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The Chronicles of Failover and Round Robin

August 9, 2019
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When it comes to DNS, there's nothing we love more - except DNS management. And maybe Secondary DNS. Or Failover. Even anomaly detection. Oh who are we kidding, if it's even remotely close to the topic of DNS, we got you covered!

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We all know Failover is crucial for maintaining uptime, but did you know about failover’s sidekick, Round Robin? We’re going to show you how you can use the combined powers of both of these services to add redundancy and annihilate downtime for your websites and applications.  

Part I: What is Failover

Failover makes sure your web and application servers are still accessible, even in the event of network outages. You can think of it as a form of insurance for your website or application.

Failover operates at the DNS level and is a service often provided by your managed DNS provider.

Failover redirects DNS traffic from your unhealthy webserver to a healthy backup server.

Everyone knows the saying “don’t leave all your eggs in one basket’? Well, the same goes for your network configurations. If you have mission-critical resources, you should never have just one. Yet businesses lose millions of dollars every year because they refuse to add redundant resources to their networks.

What they don’t realize is that while it may be more costly to have double or even triple the resources for a single service, in the long run, it's significantly cheaper than the cost of downtime.

How does Failover work?  

Failover monitors the status of  IP addresses in your records. Status checks usually run every 2-4 minutes from numerous monitoring locations. 

Failover comes into action only when two of the monitoring nodes report that there is an issue with your primary IP address. 

In case your server is down, failover will run another health check to see if your first backup system can accept the incoming traffic.

After confirming its accessibility, traffic will be relocated from the failing server to the healthy redundant backup server.

In the case that the first backup system is also down, the same process Is used for checking the secondary backup server. 

When failover gets the green light, the records will be updated to send traffic to the secondary server.

In the meantime, failover will continue to monitor your primary IP address. Once your primary server comes back online, traffic will automatically be redirected back to the original system.

But failover can only do so much on its own… A great addition to the failover process is Round Robin (RR). You can think of it as the sidekick to the failover process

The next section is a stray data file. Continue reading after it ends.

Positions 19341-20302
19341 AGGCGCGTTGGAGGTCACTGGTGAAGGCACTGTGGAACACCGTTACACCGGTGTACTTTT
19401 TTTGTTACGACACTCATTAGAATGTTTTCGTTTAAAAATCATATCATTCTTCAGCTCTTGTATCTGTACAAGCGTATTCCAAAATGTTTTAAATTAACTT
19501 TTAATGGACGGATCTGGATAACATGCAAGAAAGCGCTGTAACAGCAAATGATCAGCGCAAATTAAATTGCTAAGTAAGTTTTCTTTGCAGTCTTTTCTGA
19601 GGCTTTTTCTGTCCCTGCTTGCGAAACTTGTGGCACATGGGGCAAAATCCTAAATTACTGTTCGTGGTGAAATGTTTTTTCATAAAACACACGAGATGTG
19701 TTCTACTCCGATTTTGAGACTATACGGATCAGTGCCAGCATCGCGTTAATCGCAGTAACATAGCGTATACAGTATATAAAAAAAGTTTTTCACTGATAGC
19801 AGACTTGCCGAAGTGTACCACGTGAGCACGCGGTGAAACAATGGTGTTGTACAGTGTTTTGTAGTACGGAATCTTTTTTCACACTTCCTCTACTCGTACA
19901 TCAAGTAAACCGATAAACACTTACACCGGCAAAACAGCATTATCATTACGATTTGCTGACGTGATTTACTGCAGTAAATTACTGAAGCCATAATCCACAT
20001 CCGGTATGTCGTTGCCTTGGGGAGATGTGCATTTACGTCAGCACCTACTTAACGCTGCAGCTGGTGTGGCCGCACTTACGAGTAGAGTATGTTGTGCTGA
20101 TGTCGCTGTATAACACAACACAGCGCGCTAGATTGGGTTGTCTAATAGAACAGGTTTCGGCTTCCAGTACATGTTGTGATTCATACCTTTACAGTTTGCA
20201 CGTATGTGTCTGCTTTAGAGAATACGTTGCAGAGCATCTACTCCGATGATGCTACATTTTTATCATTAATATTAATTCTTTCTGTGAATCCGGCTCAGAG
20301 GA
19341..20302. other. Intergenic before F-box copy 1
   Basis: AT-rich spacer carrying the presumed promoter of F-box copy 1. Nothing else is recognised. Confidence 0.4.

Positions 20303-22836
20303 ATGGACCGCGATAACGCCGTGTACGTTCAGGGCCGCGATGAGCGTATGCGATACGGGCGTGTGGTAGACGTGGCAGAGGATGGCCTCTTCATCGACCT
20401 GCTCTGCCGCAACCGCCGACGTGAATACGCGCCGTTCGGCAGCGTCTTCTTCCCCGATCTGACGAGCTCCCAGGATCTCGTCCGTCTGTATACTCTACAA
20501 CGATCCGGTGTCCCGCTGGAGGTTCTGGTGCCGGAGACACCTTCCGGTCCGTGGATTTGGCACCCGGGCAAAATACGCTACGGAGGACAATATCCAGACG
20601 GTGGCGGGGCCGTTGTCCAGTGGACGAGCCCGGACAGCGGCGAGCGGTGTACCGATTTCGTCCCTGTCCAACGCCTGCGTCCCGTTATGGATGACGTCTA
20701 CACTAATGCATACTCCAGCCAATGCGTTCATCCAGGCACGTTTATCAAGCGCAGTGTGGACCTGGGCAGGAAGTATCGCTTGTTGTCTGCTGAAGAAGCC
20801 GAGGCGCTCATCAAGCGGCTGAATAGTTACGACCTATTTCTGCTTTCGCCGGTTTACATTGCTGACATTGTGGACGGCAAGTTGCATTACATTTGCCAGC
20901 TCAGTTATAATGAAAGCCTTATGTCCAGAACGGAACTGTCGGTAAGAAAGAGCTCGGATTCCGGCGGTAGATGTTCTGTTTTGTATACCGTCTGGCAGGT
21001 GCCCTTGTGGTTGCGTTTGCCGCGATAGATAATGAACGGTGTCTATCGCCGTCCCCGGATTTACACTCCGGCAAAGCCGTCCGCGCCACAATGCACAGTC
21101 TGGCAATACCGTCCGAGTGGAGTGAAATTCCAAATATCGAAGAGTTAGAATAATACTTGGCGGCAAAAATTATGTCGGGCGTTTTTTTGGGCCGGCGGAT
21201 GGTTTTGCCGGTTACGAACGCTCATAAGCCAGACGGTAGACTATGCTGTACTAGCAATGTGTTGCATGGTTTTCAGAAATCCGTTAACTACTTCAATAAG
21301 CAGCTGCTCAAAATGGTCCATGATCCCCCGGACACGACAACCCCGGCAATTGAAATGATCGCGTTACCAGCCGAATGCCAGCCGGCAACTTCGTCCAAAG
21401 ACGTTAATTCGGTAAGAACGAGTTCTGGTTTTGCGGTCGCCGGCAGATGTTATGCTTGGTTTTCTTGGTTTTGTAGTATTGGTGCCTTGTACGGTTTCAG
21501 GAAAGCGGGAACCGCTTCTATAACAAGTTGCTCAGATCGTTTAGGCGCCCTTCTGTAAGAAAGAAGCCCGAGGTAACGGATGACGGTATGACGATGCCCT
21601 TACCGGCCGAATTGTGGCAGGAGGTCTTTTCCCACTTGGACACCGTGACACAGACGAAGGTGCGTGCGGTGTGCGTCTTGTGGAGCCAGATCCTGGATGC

Part II: What is Round Robin?

Round Robin is a method of load balancing that distributes your traffic load across numerous servers. It works on a rotation basis... more on that in a moment.

Round robin’s primary use is to distribute incoming traffic across multiple servers. Let’s say we have our website hosted on three separate web servers which each have their own IP address. And we want our domain to point to all three servers. 

Round robin is ideal for any configuration that you have more than one server for one purpose. 

For example, multiple web servers that are hosting the same website. RR provides a way to direct traffic load to each of these redundant servers.

How does Round Robin work? 

The process of Round robin resembles the motion of a Ferris wheel. 

Whenever someone gets into the cabin of a Ferris wheel, the operator spins the wheel so that the next person can get on. 

If everyone was to get on the same passenger cart, the ride might experience difficulties. So instead, the Ferris wheel operator distributes the passengers evenly across the carts. 

Round robin is similar to this process. Whenever someone searches for It will give that individual a specific IP address and then rotate it to the end of the list. 

Now when another search is done for the same domain the following IP address (passenger cart) in the queue, will be given to the user.

Every time a search is done, the previous IP address is pushed to the back of the queue, and the following IP in the queue is provided for the next user. 

But what happens if you use Round Robin on its own? 

In a lot of cases, the sidekick plays a crucial role in helping to save the day. But Round robin does have some drawbacks when implemented without failover.

Round robin can send a user to a downed server; this is like putting a blindfold on the operator of the Ferris wheel.

He won’t know if the next passenger cart is empty, unsecured, or on fire. Now I don’t know about you, but I wouldn’t take that risk.

Photo credit Fox News

RR doesn’t take GeoDNS into account either, so it can allocate you to a server that’s far away which will result in slower loading time.

That is why we advise you to use both services for your networks. In conjunction, Failover and Round Robin work brilliantly together.

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